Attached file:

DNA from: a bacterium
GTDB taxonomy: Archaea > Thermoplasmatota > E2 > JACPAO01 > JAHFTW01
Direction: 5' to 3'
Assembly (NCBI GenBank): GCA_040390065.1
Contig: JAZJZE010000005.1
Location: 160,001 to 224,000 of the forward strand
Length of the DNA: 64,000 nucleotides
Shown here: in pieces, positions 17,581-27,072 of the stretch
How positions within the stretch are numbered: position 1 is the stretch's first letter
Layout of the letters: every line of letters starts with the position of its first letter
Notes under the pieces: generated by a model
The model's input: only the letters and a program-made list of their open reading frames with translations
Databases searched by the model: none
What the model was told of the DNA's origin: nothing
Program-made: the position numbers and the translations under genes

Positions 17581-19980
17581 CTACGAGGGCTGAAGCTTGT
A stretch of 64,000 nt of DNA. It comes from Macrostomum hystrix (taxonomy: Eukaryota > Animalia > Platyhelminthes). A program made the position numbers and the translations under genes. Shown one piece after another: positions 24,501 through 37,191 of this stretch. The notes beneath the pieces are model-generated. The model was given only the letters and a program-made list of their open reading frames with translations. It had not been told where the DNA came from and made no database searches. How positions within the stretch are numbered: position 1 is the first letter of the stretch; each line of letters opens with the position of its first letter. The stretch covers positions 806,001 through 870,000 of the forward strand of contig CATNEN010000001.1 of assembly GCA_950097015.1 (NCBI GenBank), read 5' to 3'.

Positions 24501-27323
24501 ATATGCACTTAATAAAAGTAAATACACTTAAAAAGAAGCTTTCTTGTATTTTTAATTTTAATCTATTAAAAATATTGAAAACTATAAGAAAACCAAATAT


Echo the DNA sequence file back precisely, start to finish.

DNA from: a bacterium
GTDB taxonomy: Archaea > Thermoplasmatota > E2 > JACPAO01 > JAHFTW01
Direction: 5' to 3'
Assembly (NCBI GenBank): GCA_040390065.1
Contig: JAZJZE010000005.1
Location: 160,001 to 224,000 of the forward strand
Length of the DNA: 64,000 nucleotides
Shown here: in pieces, positions 17,581-27,072 of the stretch
How positions within the stretch are numbered: position 1 is the stretch's first letter
Layout of the letters: every line of letters starts with the position of its first letter
Notes under the pieces: generated by a model
The model's input: only the letters and a program-made list of their open reading frames with translations
Databases searched by the model: none
What the model was told of the DNA's origin: nothing
Program-made: the position numbers and the translations under genes

Positions 17581-19980
17581 CTACGAGGGCTGAAGCTTGT
A stretch of 64,000 nt of DNA. It comes from Macrostomum hystrix (taxonomy: Eukaryota > Animalia > Platyhelminthes). A program made the position numbers and the translations under genes. Shown one piece after another: positions 24,501 through 37,191 of this stretch. The notes beneath the pieces are model-generated. The model was given only the letters and a program-made list of their open reading frames with translations. It had not been told where the DNA came from and made no database searches. How positions within the stretch are numbered: position 1 is the first letter of the stretch; each line of letters opens with the position of its first letter. The stretch covers positions 806,001 through 870,000 of the forward strand of contig CATNEN010000001.1 of assembly GCA_950097015.1 (NCBI GenBank), read 5' to 3'.

Positions 24501-27323
24501 ATATGCACTTAATAAAAGTAAATACACTTAAAAAGAAGCTTTCTTGTATTTTTAATTTTAATCTATTAAAAATATTGAAAACTATAAGAAAACCAAATAT